Head little more than an hour inland from Lisbon and you are enveloped in the quiet charm of the Alentejo, the hidden Portugal. Here you’ll come across some of the planet’s most astonishing wines, created in eye-catching wineries.

In many respects, the Alentejo seems to have it all, it’s just a well-kept secret. It accounts for one third of Portugal’s land mass, but has only 6% of the population – one of Europe’s most sparsely populated regions.

The magnificent unspoilt landscapes are carpeted with wild flowers in spring and stretch to the horizon, dotted with cork oak, olive trees, eucalyptus and swathes of vines.

The region boasts charming white washed villages and hilltop castles, exquisite cathedrals and churches and countless UNESCO World Heritage sites. Mysterious standing stones, many pre-dating Stonehenge, are dotted across the region – you’ll generally have them to yourself at sunset.
Add to that a liberal sprinkling of astonishing Roman remains, cultural gems like Évora and Monsaraz and the Dark Sky Alqueva Reserve – the world’s first Starlight Tourism Destination and it’s easy to see the appeal of this unhurried, stress-free region. Above all, the Alentejo is the country’s gastronomic soul and its wine is its crowning glory.

The Alentejo is the country’s gastronomic soul & its wine is its crowning glory

A unique wine heritage

Winemaking in the Alentejo can be traced back to Roman times. Today the traditional is celebrated and the modern is embraced, with state-of-the-art flagship wineries rubbing shoulders with traditional producers to create truly sensational wines that are making experts around the world sit up and take notice.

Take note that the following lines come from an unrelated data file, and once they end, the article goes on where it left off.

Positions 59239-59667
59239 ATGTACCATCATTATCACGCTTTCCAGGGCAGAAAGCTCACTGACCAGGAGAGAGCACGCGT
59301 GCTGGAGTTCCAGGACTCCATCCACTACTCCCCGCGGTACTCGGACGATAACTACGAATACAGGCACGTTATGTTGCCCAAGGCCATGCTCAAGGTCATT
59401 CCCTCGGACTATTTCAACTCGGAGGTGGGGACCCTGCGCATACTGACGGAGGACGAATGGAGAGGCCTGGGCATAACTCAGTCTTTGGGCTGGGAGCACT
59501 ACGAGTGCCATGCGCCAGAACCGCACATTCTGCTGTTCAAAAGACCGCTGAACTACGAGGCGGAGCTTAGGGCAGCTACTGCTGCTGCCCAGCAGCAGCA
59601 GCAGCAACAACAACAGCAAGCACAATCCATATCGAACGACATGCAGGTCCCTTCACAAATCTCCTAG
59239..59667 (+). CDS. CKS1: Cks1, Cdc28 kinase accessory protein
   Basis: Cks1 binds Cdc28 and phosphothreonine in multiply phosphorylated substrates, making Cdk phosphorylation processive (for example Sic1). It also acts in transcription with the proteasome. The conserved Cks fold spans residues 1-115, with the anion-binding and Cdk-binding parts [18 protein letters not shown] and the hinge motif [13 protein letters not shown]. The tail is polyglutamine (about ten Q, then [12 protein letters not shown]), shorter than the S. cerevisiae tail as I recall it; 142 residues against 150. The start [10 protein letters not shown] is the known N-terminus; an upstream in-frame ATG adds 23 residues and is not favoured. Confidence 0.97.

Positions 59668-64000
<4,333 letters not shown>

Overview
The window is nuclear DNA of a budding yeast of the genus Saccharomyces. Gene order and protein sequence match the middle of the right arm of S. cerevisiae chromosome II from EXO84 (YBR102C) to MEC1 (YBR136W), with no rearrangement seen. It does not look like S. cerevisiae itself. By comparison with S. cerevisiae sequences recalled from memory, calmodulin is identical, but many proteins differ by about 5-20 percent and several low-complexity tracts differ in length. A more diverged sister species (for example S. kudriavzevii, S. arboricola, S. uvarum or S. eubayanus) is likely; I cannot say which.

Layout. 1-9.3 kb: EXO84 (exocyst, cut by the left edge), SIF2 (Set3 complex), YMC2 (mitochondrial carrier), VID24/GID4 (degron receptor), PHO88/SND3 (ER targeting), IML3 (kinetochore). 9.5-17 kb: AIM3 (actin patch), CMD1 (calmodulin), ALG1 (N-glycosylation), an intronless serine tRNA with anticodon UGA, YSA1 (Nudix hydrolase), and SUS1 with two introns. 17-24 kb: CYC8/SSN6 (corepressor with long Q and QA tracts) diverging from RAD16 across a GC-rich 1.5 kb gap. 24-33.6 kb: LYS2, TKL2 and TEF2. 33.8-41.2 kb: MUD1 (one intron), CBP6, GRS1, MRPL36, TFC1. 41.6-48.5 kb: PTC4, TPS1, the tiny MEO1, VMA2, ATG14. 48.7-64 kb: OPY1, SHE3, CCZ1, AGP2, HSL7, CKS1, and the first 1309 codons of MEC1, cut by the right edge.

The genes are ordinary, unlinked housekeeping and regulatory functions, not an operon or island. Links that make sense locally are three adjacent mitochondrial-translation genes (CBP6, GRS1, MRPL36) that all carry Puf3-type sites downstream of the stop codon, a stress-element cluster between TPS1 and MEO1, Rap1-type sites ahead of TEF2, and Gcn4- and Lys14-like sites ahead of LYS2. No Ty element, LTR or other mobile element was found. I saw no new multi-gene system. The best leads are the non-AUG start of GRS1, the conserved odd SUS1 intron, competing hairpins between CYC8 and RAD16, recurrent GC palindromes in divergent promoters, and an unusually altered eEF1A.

Key wineries of the Alentejo

Half of all Portuguese wine comes from the Alentejo. With eight distinctive regions, there’s plenty of characterful wine to enjoy from serious, long-lived wines for the connoisseur to approachable wines for the keen amateur. There are iconic, sturdy reds and indigenous whites from Adega da Cartuxa just outside Évora, while estates like Herdade do Esporão, dating back to 1267, have championed a modern, sophisticated style that’s hard to resist.

Discover the wines, credit Turismo de Portugal

Cabeças do Reguengo
On the edge of the stunning Serra de Sao Mamede Natural Park and boasting more than 3,000 vines over 100 years old, Casa Relvas produces 6 million bottles a year and offers a range of detailed tours and tastings.

João Portugal Ramos
Not far from the marble city of Estremoz, this estate offers a range of tours, walks and activities like cookery workshops.

This vineyard produces every type of wine and is a great chance to see medieval region Monsaraz, one of the jewels of the Alentejo.

Herdade dos Grous
This 1,6700-acre estate lies just outside Beja and the memorable tours showcase the superb wines, stables, olive groves and a huge lake.

Herdade do Sobroso
Overlooking the Guadiana river, this estate is known for exemplary gastronomy, jeep safaris and superb wines.

Discover the wines travel, credit Turismo de Portugal

Wine tourism

The Alentejo Wine Route threads through spectacular scenery, linking gorgeous vineyards and stunning wineries. There are some 260 wineries and vineyards, over 60 of which are open to the public. A good tip is to collect a map and get your bearings at the Wine Route Centre in Évora (you can book visits from here too).

Travel along near-empty roads, stay in remarkably good-value hotels and herdades of real charm and individuality. And, best of all, enjoy wines created from grapes growing just a few metres from your bedroom window.

The Alentejo is quietly and confidently gaining a reputation as a premier location for wine tourism. It’s a destination with a difference, one that remains authentic, inspirational and accessible – and it’s on our doorstep. We can all raise a glass to that.